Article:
How will you honor the legacy of Martin Luther King Jr. this April 4, the anniversary of his assassination? How about by demanding that Congress get out of Wall Street’s pocket? How about by letting your representative know that you support economic equality and a just distribution of wealth in America? As Dr. King himself said, “This is America’s opportunity to help bridge the gulf between the haves and the have-nots. The question is whether America will do it. There is nothing new about poverty. What is new is that we now have the techniques and the resources to get rid of poverty. The real question is whether we have the will.”
Still, forty-six years after Dr. King’s murder, the gulf between haves and have-nots is wider than ever. During the 2009–10 recovery, for example, incomes for one-percenters rose by 11.6 percent, while everyone else saw theirs grow by 0.2 percent. Worse still, too many in Congress are colluding with the haves to make sure things stay that way. Our nation’s capital, both political and monetary is moving in the wrong direction.
On April 4, 2014, you can make your voice be heard by participating in a nationwide series of demonstrations in favor of HR 1579, Rep. Keith Ellison’s (D-MN) Inclusive Prosperity Act, a financial transaction—or Robin Hood—tax. Organized in part by National Nurses United, the nation’s largest union and professional organization for registered nurses, the April 4th action will target twenty-five members of Congress in eleven states by staging vigils at the legislators’ home offices in their districts. The message of the vigils is simple: Pass the Robin Hood Tax. After all, Ellison asks, “Didn’t America step up to the plate when Wall Street needed help?” And as I wrote two years ago, “Wall Street owes us.”
“We need to have real revenue, not just have one austerity measure after another,” says Charles Idelson, Communications Director for National Nurses United. “The last thing the American people need is more austerity. Much of the country is still in a recession.” That revenue might be found in a Robin Hood Tax.
Idelson points out that while you and I pay a sales tax on our daily transactions (AK, DE, MT, NH, and OR excepted), Wall Street pays nothing on speculative transactions (some of which can take as little as 3 milliseconds to complete). Robin Hood taxes those trades, to the tune of as much as $350 billion per year. Why Wall Street? Idelson invokes bank robber Willie Sutton: “A truly equitable society is the burning issue of our time. If we’re ever going to tackle this, we’ve got to have additional revenue. We should go where the money is. Wall Street was rewarded for trashing our economy with bailouts and bonuses. The Robin Hood Tax puts a requirement on them to put a little bit back into society.”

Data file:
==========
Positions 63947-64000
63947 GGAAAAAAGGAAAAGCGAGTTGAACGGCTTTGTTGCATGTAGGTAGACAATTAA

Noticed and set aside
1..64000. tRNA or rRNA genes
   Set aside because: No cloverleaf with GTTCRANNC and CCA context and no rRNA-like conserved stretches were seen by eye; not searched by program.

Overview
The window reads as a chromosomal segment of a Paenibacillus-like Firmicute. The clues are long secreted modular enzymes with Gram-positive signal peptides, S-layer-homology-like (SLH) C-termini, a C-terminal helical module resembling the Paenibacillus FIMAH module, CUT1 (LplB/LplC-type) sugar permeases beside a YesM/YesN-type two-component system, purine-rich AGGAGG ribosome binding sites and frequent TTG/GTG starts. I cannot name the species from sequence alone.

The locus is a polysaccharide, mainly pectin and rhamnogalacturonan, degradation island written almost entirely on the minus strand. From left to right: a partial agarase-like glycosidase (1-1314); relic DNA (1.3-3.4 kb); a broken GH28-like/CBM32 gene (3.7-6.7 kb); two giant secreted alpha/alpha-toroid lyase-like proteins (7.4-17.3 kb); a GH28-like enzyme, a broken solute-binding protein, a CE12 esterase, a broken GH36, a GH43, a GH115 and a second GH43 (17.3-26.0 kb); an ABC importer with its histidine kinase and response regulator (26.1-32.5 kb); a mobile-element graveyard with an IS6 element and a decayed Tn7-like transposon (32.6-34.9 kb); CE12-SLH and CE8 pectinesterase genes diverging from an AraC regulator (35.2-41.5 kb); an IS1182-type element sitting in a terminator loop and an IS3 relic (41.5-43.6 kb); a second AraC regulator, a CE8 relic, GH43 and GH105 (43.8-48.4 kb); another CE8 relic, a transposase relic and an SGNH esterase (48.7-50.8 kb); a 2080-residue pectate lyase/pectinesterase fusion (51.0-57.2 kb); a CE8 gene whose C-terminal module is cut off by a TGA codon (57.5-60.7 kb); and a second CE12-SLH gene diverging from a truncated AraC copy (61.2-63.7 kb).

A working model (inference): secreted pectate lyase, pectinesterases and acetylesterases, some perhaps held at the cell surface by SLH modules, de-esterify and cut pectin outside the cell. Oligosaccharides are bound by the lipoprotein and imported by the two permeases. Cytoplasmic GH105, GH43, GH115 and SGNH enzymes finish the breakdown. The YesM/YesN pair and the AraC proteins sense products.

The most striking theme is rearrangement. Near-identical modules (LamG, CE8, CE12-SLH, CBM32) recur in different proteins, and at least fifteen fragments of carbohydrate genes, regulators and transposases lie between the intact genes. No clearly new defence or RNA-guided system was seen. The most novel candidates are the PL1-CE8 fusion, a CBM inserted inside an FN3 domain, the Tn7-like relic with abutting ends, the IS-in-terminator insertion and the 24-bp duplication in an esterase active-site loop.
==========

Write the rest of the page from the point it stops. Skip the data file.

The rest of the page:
Your voice matters, and your participation can be powerful. It’s high time to question the inevitability of Wall Street and Congress’s friends-with-benefits relationship.
And there is cause for cautious optimism. Recently, Robin Hood Tax proponents found some ammunition in an unlikely place: Dave Camp (R-MI), Chairman of House Ways and Means Committee. Within his larger tax-reform plan, Camp has proposed a 0.035 percent quarterly tax on bank assets for institutions with assets in excess of $500 billion (i.e., the too-big-to-fail fraternity).
The takeaway here is not so much the tax itself (which is part of a generally undesirable slate of proposals), but the fact that it derives from a GOP congressman. “For FTT supporters,” says Sarah Anderson of the Institute for Policy Studies, “this creates an opportunity to say that there is bipartisan support for taxing the financial sector.” Unlike the Robin Hood Tax, Camp’s proposal taxes assets, not transactions, but still, Anderson points out, “[I]t’s the first time we’ve had Republican support for increasing financial sector taxation.” That Wall Street hates it is a good sign: Goldman Sachs even canceled a GOP fundraiser in protest.
So this April 4, join the nation’s nurses and demand that America commit to Dr. King’s ideals. Petition your representative to support HR 1579. We can achieve economic justice in this country, but only if we put forth the same broad, sustained effort that Wall Street uses to get its way. It doesn’t have to be just the banks that are too big to fail.